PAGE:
3. Similarly, on this slide, we go through an entire tissue section immunostained for CcOI, using a 40x objective lens, and we can see that only a moderate number of crypts are deficient for CcOI.


  1. It is very important to have 3 tissue sections per slide. Bubbles can occur when applying the media carrying the antibody, so that some crypts or portions of crypts may not be stained adequately just because a bubble prevented the antibody from reacting with the tissue section. Crypts are about 60 microns in diameter, and tissue sections are 4 microns thick, so there could be as many as 15 tissue sections through the same crypt. It is usually possible to find the same crypt, using morphology of the crypt as a guide, on multiple tissue sections placed on a slide.
  2. In our recent studies, for large tissue samples, staining in a Sequenza may not give good antibody coverage to the tissue. In these cases, one may prefer to use hand staining of the tissue, where a drop of media containing the antibody is hand-placed over each tissue sample.
  3. To clearly see the brown staining showing expression of the immunostained protein, and the blue staining showing nuclear DNA on the computer monitor, the Motic photomicroscope software is adjusted as follows: Gain 0, Offset 0, Enhance 0, 255, Gamma 1.00, 0, Sharpness 1, Color Correction 7, R, G, B Gain 1.00, and R, G, B Brightness 0. The resolution is set at 1024 x 768, and White Balance is enabled.
  4. Our method could be used with any proteins thought to be important in progression to colon cancer, to assess their frequency of deficiency, or possibly overexpression, in field defects surrounding colon cancers or adenomas with advanced neoplasia.

  5. Field defects are a part of progression to cancer
    The term "field cancerization" was first used by Slaughter et al. in 19531 to describe an area or "field" of epithelium that has been preconditioned by largely unknown processes (at the time) so as to predispose it towards development of cancer. The initial use was in the context of oral cancers. Since then, the terms "field cancerization" and "field defect" have been used more widely to describe any pre-malignant tissue in which new cancers are more likely to arise, and the concept of field cancerization in clinical oncology has received increasing attention2. We recently reviewed the evidence for field defects in gastrointestinal cancer3. Included in this review were the results of a dozen studies providing evidence of field defects in the colon.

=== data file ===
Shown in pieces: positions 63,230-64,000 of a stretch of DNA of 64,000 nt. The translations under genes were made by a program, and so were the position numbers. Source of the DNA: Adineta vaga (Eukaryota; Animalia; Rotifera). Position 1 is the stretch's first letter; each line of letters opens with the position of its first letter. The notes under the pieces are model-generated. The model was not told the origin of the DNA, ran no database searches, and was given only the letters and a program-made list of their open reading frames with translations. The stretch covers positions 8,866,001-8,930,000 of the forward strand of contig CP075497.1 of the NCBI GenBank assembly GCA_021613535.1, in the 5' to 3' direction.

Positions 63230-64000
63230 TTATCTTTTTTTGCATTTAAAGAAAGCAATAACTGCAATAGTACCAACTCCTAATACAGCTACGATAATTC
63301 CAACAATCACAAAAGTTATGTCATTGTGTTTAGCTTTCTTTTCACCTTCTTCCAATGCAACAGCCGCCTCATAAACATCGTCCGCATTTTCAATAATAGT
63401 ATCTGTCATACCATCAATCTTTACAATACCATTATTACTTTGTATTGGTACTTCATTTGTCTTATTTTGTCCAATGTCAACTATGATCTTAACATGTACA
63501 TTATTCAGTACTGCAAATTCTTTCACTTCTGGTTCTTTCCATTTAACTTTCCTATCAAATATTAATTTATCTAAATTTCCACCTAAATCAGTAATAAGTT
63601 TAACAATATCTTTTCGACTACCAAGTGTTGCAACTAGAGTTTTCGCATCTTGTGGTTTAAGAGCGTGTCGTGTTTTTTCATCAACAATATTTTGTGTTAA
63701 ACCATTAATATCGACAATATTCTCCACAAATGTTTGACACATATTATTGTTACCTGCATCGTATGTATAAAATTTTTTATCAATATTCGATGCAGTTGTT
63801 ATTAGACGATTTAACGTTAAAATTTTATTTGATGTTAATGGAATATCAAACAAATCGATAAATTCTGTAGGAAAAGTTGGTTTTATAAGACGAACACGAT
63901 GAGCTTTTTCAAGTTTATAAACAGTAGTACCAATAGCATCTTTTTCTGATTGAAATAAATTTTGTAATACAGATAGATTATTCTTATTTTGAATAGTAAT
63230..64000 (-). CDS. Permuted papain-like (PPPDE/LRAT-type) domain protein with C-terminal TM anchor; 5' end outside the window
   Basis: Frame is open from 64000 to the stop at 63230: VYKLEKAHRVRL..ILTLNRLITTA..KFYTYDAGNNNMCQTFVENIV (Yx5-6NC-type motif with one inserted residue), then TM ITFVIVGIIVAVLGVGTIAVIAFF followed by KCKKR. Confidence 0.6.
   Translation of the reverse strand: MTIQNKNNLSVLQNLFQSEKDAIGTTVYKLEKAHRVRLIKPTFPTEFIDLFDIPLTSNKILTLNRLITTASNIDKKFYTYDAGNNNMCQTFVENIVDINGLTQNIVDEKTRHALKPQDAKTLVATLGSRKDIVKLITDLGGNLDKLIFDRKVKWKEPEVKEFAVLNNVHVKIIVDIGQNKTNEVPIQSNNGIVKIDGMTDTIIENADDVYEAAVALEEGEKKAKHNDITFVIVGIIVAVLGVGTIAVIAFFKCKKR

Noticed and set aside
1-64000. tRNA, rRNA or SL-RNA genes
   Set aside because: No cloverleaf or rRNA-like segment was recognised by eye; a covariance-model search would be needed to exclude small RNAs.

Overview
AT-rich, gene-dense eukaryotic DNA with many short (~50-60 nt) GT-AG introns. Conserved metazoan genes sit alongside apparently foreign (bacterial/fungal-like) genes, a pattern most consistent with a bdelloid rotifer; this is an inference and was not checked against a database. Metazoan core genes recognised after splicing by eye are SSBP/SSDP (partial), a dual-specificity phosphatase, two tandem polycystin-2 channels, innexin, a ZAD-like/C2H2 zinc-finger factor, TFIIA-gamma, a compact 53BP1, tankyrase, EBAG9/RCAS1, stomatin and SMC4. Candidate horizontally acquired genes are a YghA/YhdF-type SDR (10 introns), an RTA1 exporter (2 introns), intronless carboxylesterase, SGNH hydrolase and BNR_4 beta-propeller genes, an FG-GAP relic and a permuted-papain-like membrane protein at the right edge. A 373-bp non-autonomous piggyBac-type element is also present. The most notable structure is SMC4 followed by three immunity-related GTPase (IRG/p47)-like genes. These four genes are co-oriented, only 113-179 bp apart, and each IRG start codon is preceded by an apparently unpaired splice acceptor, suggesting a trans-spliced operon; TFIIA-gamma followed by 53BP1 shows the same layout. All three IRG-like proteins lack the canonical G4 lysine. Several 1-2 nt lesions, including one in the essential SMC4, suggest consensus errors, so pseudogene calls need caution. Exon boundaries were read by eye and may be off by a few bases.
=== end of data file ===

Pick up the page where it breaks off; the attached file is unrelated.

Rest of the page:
Field defects in the colonic mucosa probably arise by natural selection of mutant cells or epigenetically altered cells among the stem cells of a crypt such that one stem cell survives niche succession4. Genetic instability or a mutator phenotype, perhaps due to reduction of DNA nucleotide excision repair or DNA mismatch repair, would accelerate this process (and a frequent defect in Pms2 was previously reported in areas surrounding colon cancers5). If, in a normal population of stem cells in the colonic mucosa, a cell acquires a selective advantage through a mutation or an epimutation, it will tend to expand clonally at the expense of neighboring stem cells. In the colonic mucosa, the stem cell niche is occupied by ≤5 cells6 which then give rise to all (approximately 2,000) cells of the crypt. A take-over of the stem cell niche by a mutant or epigenetically altered cell type results in "crypt conversion"7.

    The spread of mutated clones (converted crypts) in the colonic epithelium may most often occur by crypt fission8. An example of crypt fission is shown in Figure 2. In this way a patch of abnormal tissue arises. Within such a patch, a second such mutation may occur so that a given crypt acquires an advantage compared to other crypts within the patch, and this crypt will expand clonally forming a secondary patch within the original patch. Within this new patch, the process may be repeated several more time, perhaps over decades, until a malignant stem cell arises which clonally expands into a cancer. If this is the general process by which sporadic colonic adenocarcinomas arise, then colonic adenocarcinomas generally should be associated with, and be preceded by, fields of abnormality. Thus a patch of converted crypts might be expected to have detectable defects in the area surrounding an adenoma with advanced neoplasia, or surrounding a colon cancer.

    From this model of pre-tumor progression, one would expect to find genetic or epigenetic alterations related to pre-tumor progression among tissue samples taken from the non-neoplastic colonic mucosa in areas surrounding neoplastic lesions of the colon that are likely to progress to cancer. In particular, defects in DNA repair enzymes, or in proteins necessary for apoptosis, would contribute to progression by enhancing genomic instability, and might be expected to be found in a defective field.
  6. Selection for deficiency in Pms2 when cells are deficient for ERCC1 and subjected to a DNA damaging agent